Malay has directed the spending of more than $12 million this year through a commander's discretionary fund. The money is in addition to regularly approved civil affairs spending in the province.

"If you take the AK-47 and the IED out of a guy's hand and give him a good job, he will then reject someone trying to offer him a few hundred dollars to plant a bomb," Malay said.

In another case, the Marine Corps spent $150,000 on a luxurious sport utility vehicle for an elderly deaf and toothless Iraqi sheik. Malay stressed the man's age and apparent poor health was in no way indicative of his inner strength.

Shortly thereafter, the sheik, who Malay said survived beatings and forced tooth extractions during 12 years of confinement in an Iranian prison, began turning in insurgents.

Malay also noted the sheik has several wives, including one in her 20s who recently gave birth.

Despite the best efforts of commanders such as Malay and other U.S. and Iraqi military and police forces at work in Anbar, troops' deaths, along with combat engagements, have spiked in recent weeks.

In late April, four Camp Pendleton Marines died in a massive roadside bombing, and traveling "outside the wire" of bases remains dangerous in many places.

Conversely, in the times that Malay and his forces have been at work, 15 insurgents have been killed and 405 suspected insurgents detained for questioning, according to statistics provided by a combat team public affairs officer, Lt. Lawton King.

The evening before the briefing from Malay, an Iraqi brigadier general at the nearby home of the 7th Iraqi Army Division said insurgents crossing over the border with Syria remain the biggest problem in Unbar.

"We believe the terrorists continue to go in and out of Syria," said the general, whose name was not disclosed.

The Iraqi general met with Helland for about 20 minutes, insisting that the Marine sit at his desk inside his headquarters' office.

As the Arabic version of MTV played softly on his television, the mustachioed Iraqi general, speaking through an interpreter, said the several thousand soldiers he has are doing good work, but are not sufficient to occupy a province larger than the state of South Carolina.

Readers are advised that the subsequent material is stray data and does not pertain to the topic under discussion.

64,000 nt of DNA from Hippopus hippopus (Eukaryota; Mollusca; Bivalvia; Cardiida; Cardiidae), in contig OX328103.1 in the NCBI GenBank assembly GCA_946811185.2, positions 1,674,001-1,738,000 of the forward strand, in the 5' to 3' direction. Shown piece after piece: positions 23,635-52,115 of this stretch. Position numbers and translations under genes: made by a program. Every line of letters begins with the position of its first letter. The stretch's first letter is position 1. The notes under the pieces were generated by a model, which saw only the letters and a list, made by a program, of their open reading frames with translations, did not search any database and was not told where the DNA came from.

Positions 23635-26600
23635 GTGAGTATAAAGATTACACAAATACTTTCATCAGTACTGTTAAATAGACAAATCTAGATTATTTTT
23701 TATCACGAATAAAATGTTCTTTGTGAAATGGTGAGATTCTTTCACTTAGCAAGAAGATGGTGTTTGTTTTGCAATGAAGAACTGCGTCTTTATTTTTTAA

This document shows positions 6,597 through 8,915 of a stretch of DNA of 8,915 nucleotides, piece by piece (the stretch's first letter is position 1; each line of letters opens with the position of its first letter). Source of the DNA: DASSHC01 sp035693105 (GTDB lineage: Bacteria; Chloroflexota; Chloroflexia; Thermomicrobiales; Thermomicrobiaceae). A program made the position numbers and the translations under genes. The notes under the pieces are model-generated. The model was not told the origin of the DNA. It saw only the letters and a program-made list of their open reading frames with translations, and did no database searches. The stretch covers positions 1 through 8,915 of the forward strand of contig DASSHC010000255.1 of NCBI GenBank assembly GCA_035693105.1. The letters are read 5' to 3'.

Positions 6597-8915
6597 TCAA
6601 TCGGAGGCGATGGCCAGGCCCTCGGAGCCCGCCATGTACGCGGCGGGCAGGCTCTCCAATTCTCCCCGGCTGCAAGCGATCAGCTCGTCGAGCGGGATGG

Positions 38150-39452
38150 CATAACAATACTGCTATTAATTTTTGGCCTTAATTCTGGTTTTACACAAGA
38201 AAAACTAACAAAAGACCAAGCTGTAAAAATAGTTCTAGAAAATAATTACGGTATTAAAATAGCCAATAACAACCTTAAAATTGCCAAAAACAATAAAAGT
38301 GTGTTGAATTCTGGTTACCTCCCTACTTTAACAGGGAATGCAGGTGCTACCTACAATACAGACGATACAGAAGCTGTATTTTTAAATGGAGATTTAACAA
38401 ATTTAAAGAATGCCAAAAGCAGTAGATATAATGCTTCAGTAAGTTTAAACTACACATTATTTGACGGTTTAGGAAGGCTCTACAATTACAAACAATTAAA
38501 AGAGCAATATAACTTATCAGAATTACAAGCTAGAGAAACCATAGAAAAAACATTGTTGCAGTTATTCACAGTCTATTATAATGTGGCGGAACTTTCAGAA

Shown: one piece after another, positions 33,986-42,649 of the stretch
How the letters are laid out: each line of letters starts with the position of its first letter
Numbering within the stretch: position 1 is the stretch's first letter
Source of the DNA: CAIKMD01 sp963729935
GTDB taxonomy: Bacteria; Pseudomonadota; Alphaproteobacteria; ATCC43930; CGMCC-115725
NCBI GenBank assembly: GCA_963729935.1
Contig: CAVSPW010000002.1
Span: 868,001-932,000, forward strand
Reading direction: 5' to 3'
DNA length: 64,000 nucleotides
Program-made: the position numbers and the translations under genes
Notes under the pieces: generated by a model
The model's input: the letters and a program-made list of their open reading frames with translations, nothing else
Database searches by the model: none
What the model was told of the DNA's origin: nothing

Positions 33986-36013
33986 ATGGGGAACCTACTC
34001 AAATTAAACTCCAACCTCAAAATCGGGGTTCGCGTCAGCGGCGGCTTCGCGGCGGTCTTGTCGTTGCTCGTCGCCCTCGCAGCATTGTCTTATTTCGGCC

"We are also expecting more terror cells to come down from the city of Mosul," the general said. "They pretend they are shepherds."

As the Marine Corps helps raise up the fledgling Iraqi army, the Iraqi general told Helland that his officers have learned a great deal about how to treat and motivate their troops.

One simple, yet effective, change has been in mess hall habits. In the Marine Corps, there is no distinction between officers and enlisted men and women in a chow hall. Everyone is simply a Marine getting fed, with officers seated next to corporals and privates. There's no saluting, and no other deference to rank.

It didn't used to be that way in the Iraqi army, but now is.

"Hopefully, the day will come when we will be at the level of the Marines in all areas," said the Iraqi officer, who has four wives.

The Marine who works day to day with the general and is embedded with the Iraqi army, Col. John Broadmeadow, said he believes the Iraqis are ready for the upcoming security hand-over set to take place in mid-June.

"They recognize it is their job to stop the violence and turn away the remaining pockets of the insurgency and al-Qaida," Broadmeadow said.

Contact staff writer Mark Walker at (760) 740-3529 or mlwalker@nctimes.com.